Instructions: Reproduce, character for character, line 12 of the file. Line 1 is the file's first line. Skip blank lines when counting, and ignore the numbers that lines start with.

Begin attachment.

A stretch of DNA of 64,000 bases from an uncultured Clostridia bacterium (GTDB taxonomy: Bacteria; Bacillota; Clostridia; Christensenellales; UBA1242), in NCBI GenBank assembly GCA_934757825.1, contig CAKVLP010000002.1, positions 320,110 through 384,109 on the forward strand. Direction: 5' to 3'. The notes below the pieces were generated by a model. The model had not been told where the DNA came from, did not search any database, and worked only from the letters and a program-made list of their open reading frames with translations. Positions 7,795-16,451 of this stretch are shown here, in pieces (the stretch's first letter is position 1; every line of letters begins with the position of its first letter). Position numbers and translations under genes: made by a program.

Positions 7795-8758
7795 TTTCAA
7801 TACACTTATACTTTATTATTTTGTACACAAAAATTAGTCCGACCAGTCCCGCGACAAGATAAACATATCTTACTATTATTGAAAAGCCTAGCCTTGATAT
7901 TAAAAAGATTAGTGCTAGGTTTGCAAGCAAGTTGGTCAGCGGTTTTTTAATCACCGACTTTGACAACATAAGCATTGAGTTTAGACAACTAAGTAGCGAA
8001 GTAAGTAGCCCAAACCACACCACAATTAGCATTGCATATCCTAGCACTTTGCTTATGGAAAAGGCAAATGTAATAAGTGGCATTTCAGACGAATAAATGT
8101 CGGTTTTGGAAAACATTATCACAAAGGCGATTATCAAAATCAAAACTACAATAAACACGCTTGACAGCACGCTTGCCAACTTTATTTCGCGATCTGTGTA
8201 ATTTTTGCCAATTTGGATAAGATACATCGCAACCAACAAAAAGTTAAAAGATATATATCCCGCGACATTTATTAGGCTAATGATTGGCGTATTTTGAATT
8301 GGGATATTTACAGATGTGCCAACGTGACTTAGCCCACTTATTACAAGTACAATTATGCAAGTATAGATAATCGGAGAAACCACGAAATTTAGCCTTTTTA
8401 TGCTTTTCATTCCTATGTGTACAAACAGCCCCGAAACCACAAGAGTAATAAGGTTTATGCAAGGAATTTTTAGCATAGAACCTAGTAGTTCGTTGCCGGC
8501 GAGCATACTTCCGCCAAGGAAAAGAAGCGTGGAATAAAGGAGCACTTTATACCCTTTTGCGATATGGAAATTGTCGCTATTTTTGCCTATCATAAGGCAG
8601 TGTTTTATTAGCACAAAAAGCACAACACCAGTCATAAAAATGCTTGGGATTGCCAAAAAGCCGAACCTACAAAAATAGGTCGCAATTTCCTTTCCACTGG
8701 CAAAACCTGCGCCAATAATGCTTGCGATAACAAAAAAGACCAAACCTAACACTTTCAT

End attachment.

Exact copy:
8601 TGTTTTATTAGCACAAAAAGCACAACACCAGTCATAAAAATGCTTGGGATTGCCAAAAAGCCGAACCTACAAAAATAGGTCGCAATTTCCTTTCCACTGG